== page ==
Tag Archives: idg

IDG prints lies about RMS

Joel Åsblom works as a “technical writer” at the Swedish “IT magazine” consortium IDG. He got assigned the job of interviewing Richard M Stallman when he was still in Stockholm after his talk at the foss-sthlm event. I had been mailing with another IDG guy (Sverker Brundin) on and off for weeks before this day to try to coordinate a time and place for this interview.

During this time, I forwarded the “usual” requests from RMS himself about how the writer should read up on the facts, the background and history behind Free Software, the GNU project and more. The recommended reading includes a lot of good info. My contact assured me that they knew this stuff and that they had interviewed mr Stallman before.

This November day after the talk done in Stockholm, Roger Sinel had volunteered to drive Richard around with his car to show him around the city and therefore he was also present in the IDG offices when Joel interviewed RMS. Roger recorded the entire interview on his phone. I’ve listened to the complete interview. You can do it as well: Part one as mp3 and ogg, and part 2 as mp3 and ogg. Roughly an hour playback time all together.

The day after the interview, Joel posted a blog entry on the computersweden.se blog (in Swedish) which not only showed disrespect towards his interviewee, but also proved that Joel has not understood very many words of Stallman’s view or perhaps he misread them on purpose. Joel’s blog post translated to English:

Yesterday I got an exclusive interview with legend Richard Stallman, who in the mid 80’s, published his GNU Manifesto on thoughts of a free operating system that would be compatible with Unix. Since then he has traveled the world with his insistent message that it is a crime against humanity to charge for the program.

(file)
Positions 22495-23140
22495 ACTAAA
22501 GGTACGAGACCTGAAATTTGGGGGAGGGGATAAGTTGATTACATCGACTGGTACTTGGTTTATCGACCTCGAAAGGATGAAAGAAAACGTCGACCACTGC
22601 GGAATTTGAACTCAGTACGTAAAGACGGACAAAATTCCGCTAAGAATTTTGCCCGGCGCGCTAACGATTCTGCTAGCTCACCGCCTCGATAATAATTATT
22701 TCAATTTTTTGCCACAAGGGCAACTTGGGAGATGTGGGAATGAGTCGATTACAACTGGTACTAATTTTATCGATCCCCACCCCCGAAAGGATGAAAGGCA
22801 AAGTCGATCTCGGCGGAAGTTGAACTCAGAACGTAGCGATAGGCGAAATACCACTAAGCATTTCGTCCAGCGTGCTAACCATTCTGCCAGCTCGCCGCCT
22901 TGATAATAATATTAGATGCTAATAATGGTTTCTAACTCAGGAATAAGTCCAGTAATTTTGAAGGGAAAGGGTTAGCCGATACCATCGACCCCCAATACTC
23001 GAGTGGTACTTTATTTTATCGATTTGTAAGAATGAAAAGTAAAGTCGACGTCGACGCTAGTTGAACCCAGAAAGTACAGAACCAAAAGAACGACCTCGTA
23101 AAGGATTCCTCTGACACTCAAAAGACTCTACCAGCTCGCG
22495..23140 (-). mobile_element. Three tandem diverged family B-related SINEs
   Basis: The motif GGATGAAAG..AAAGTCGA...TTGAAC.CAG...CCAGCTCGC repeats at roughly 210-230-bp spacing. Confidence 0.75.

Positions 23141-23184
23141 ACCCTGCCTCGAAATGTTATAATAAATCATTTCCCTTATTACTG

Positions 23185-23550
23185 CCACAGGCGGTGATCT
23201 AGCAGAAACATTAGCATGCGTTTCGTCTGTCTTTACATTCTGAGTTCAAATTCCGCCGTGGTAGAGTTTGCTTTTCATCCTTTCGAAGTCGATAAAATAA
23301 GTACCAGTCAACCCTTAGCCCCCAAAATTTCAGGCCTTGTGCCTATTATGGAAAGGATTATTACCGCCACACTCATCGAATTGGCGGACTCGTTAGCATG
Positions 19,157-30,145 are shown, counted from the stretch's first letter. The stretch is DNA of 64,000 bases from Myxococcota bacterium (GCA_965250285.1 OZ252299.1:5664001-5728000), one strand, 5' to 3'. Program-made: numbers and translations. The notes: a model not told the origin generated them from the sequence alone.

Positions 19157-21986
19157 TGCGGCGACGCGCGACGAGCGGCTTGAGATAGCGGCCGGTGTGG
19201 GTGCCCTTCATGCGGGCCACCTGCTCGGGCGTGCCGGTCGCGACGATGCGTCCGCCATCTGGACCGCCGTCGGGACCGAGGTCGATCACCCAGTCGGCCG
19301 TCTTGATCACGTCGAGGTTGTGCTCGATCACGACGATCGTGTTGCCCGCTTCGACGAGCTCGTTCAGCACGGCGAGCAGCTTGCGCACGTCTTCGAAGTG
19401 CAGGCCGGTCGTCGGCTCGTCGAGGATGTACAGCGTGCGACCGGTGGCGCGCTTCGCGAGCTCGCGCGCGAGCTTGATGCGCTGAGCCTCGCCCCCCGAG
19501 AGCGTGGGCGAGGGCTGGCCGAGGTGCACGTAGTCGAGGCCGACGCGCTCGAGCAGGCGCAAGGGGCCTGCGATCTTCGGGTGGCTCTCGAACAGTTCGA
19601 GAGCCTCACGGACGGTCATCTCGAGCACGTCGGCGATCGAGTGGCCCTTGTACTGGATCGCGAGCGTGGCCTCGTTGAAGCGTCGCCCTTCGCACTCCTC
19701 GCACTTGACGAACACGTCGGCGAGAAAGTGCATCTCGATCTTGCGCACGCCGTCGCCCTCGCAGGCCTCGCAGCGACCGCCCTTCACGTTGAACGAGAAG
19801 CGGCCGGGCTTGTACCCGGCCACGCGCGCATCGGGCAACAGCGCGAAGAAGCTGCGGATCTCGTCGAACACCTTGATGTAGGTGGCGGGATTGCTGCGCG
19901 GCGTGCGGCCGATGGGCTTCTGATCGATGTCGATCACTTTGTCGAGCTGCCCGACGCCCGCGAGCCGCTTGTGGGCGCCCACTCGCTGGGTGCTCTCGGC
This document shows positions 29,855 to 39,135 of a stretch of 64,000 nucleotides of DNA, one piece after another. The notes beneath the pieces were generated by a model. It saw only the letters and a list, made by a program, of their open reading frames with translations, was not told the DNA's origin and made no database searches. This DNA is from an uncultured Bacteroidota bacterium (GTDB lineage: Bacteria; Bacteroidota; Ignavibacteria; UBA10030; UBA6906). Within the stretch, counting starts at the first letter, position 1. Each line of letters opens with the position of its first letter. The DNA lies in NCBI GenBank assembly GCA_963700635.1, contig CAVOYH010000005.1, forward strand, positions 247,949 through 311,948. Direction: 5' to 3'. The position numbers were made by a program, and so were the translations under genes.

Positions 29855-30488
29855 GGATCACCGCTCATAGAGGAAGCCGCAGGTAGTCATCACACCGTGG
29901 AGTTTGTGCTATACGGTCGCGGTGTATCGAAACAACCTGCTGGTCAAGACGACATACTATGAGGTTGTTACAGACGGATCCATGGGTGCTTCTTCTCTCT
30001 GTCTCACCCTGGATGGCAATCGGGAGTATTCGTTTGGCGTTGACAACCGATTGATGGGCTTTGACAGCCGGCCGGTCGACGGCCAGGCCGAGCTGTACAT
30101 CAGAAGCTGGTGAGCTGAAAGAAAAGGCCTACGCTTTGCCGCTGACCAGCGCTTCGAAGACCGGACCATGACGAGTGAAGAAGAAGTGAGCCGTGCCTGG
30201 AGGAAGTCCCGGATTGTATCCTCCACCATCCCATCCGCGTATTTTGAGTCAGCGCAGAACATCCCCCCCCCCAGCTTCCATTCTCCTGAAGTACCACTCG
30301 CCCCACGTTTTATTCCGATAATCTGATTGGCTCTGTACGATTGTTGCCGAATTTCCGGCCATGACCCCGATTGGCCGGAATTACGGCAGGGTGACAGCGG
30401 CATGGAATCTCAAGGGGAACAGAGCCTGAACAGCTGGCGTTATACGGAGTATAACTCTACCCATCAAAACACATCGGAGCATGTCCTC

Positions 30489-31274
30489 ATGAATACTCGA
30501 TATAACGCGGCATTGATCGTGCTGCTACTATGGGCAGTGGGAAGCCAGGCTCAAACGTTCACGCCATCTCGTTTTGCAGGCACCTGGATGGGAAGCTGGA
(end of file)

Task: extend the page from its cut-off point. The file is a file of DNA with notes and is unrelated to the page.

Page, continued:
As the choleric personality he is, I got the interview once I’ve made a sacred promise to never (at least in this interview) write only Linux but also add Gnu before each reference to this operating system. He thinks that his beloved GNU (a recursive acronym for GNU is Not Unix) is the basis of Linux in 1991 and thus should be mentioned in the same breath.

Another strange thing is that this man who KTH and a whole lot of other colleges have appointed an honorary doctorate has such a difficulty to understand the realities of the labor market. During the interview, I take notes on a computer running Windows, which makes him get really upset. He would certainly never condescend to work in an office where he could not run a computer that contains nothing but free software. I try to explain to him that the vast majority of office slaves depend on quite a few programs that are linked to mission-critical systems that are only available for Windows. No, Stallman insists that we must dare to stand up for our rights and not let ourselves be guided by others.

Again and again he returns to the subject that software licensing is a crime against humanity and completely ignores the argument that someone who has done a great job on designing programs also should be able to live from this.

The question then is whether the man is drugged. Yes, I actually asked if he (as suggested in some places) uses marijuana. This is because he has propagated for the drug to be allowed to get used in war veteran wellness programs. The answer is that he certainly think that cannabis should be legalized, but that he has stopped using the drug.

He confuses freedom with price – RMS never refuses anyone the right to charge for programs. Joel belittles the importance of GNU in a modern Linux system. He calls him “choleric”. He claims you cannot earn money on Free Software (maybe he needs to talk to some of the Linux kernel hackers) and he seems to think that Windows is crucial to office workers. Software licenses a crime against humanity? From the person who has authored several very widely used software licenses?

The final part about the drugs is just plain rude.

During the interview, Joel mentions several times that he is using Ubuntu at home (and Stallman explains that it is one of the non-free GNU/Linux systems). It is an excellent proof that just because someone is using a Linux-based OS, they don’t have to know one iota or care the slightest about some of the values and ethics that lie behind its creation.

In the end it leaves you wondering if Joel wrote this crap deliberately or just out of ignorance. It is hard to see that you actually can miss the point to this extent. It is just another proof what kind of business IDG is.

The reaction

Ok, so I felt betrayed and badly treated by IDG as I had helped them get this interview. I emailed Sverker and Joel with my complaints and I pointed out the range of errors and faults in this “blogpost”. I know others did too, and RMS himself of course wasn’t too thrilled with seeing yet another article with someone completely missing the point and putting words into his mouth that he never said and that he doesn’t stand for.